Animal rights advocates from across Kansas converged Monday on the Statehouse in support of legislation to protect pets, including the elimination of carbon monoxide chambers used to euthanize animals.
"Legislators are recognizing that animal welfare is a high priority issue that enjoys bipartisan support from Kansas voters," said Midge Grinstead, Kansas director of the Humane Society of the United States. Grinstead is the former director of the local humane society.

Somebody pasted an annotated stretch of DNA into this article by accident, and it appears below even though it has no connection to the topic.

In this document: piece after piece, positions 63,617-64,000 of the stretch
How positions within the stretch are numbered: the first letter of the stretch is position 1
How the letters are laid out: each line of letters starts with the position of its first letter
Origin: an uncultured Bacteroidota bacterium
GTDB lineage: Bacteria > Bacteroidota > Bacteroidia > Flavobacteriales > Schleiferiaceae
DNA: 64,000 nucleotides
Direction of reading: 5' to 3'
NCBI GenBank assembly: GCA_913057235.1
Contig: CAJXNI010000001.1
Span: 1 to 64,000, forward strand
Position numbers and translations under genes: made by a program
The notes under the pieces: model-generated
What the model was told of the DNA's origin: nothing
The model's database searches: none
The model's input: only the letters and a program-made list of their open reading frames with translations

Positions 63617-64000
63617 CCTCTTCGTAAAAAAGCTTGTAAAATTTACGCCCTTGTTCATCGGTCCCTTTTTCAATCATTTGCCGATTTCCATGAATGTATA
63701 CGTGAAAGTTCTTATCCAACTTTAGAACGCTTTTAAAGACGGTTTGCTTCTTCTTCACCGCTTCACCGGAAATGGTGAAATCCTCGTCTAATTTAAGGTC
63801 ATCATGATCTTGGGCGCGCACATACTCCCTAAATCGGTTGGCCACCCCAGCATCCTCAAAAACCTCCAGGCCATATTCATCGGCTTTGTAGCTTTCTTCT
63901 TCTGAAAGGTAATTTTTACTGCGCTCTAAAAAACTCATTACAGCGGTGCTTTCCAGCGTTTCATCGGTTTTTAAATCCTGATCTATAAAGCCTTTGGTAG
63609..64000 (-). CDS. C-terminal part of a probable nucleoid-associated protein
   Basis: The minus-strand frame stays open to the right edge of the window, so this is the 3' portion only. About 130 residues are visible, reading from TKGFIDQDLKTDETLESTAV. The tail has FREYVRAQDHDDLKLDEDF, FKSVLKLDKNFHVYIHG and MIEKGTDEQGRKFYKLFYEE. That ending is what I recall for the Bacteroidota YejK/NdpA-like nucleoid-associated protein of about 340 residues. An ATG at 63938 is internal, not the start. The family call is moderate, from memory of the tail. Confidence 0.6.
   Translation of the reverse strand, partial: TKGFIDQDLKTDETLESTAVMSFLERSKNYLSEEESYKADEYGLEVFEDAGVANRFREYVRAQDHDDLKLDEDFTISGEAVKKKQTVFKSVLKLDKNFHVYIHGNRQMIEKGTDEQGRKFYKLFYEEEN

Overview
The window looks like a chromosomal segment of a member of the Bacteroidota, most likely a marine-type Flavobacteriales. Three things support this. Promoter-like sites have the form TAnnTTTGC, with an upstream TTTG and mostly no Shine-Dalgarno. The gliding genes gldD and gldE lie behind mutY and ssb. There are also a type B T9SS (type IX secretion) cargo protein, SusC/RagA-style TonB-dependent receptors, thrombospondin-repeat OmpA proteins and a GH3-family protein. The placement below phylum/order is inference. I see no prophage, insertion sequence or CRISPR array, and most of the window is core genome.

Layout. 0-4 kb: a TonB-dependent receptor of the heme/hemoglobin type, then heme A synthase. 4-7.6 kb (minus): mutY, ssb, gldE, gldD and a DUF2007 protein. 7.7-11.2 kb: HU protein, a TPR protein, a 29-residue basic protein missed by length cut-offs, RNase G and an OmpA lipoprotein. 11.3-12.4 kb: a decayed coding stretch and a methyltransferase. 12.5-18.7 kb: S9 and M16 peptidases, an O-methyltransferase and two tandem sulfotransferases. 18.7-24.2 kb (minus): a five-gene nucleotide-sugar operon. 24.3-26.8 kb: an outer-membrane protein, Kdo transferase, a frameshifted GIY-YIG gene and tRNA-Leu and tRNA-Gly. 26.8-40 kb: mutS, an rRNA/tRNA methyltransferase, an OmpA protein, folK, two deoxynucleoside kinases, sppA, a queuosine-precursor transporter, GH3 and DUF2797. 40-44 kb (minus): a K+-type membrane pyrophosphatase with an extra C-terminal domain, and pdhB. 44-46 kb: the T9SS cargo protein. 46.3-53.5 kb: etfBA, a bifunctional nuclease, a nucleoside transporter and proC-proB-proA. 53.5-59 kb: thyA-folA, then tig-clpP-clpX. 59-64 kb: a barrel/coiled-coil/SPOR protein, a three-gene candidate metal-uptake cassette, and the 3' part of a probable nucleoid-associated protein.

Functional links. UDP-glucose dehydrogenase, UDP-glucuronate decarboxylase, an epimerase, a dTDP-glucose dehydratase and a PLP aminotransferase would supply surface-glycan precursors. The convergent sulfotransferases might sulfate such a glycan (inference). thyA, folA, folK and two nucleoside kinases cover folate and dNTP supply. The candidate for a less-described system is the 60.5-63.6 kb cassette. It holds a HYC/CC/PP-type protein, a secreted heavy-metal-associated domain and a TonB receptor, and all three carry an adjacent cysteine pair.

Humane Lobby Day participants were meeting with state legislators, urging passage of Senate Bill 57, called the Kansas Pet Animal Act.
The bill would establish annual inspections of licensed pet breeding facilities, shelters, research facilities and other licensees, and end the use of carbon monoxide chambers that are currently used to euthanize animals in certain shelters. The Humane Society says that a direct lethal injection is the most humane method of euthanasia available. Nineteen states have banned carbon monoxide chambers.
Kansas ranks 33rd in The Humane Society of the United States' 2012 rankings of animal protection laws.